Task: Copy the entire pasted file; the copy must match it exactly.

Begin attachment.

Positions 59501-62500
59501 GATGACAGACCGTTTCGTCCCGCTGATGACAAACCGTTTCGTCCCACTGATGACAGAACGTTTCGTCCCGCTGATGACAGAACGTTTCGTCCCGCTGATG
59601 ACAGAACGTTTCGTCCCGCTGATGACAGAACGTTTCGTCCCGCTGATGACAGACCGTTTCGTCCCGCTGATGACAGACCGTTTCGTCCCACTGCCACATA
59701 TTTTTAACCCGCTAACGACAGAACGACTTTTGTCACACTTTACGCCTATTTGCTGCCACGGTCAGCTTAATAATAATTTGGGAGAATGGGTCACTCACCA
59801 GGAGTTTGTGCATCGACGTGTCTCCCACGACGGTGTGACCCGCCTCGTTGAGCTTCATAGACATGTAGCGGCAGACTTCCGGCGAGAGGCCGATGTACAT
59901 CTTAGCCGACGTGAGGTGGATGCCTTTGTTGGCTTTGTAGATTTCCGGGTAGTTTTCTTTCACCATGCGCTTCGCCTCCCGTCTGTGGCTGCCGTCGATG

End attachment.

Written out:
Positions 59501-62500
59501 GATGACAGACCGTTTCGTCCCGCTGATGACAAACCGTTTCGTCCCACTGATGACAGAACGTTTCGTCCCGCTGATGACAGAACGTTTCGTCCCGCTGATG
59601 ACAGAACGTTTCGTCCCGCTGATGACAGAACGTTTCGTCCCGCTGATGACAGACCGTTTCGTCCCGCTGATGACAGACCGTTTCGTCCCACTGCCACATA
59701 TTTTTAACCCGCTAACGACAGAACGACTTTTGTCACACTTTACGCCTATTTGCTGCCACGGTCAGCTTAATAATAATTTGGGAGAATGGGTCACTCACCA
59801 GGAGTTTGTGCATCGACGTGTCTCCCACGACGGTGTGACCCGCCTCGTTGAGCTTCATAGACATGTAGCGGCAGACTTCCGGCGAGAGGCCGATGTACAT
59901 CTTAGCCGACGTGAGGTGGATGCCTTTGTTGGCTTTGTAGATTTCCGGGTAGTTTTCTTTCACCATGCGCTTCGCCTCCCGTCTGTGGCTGCCGTCGATG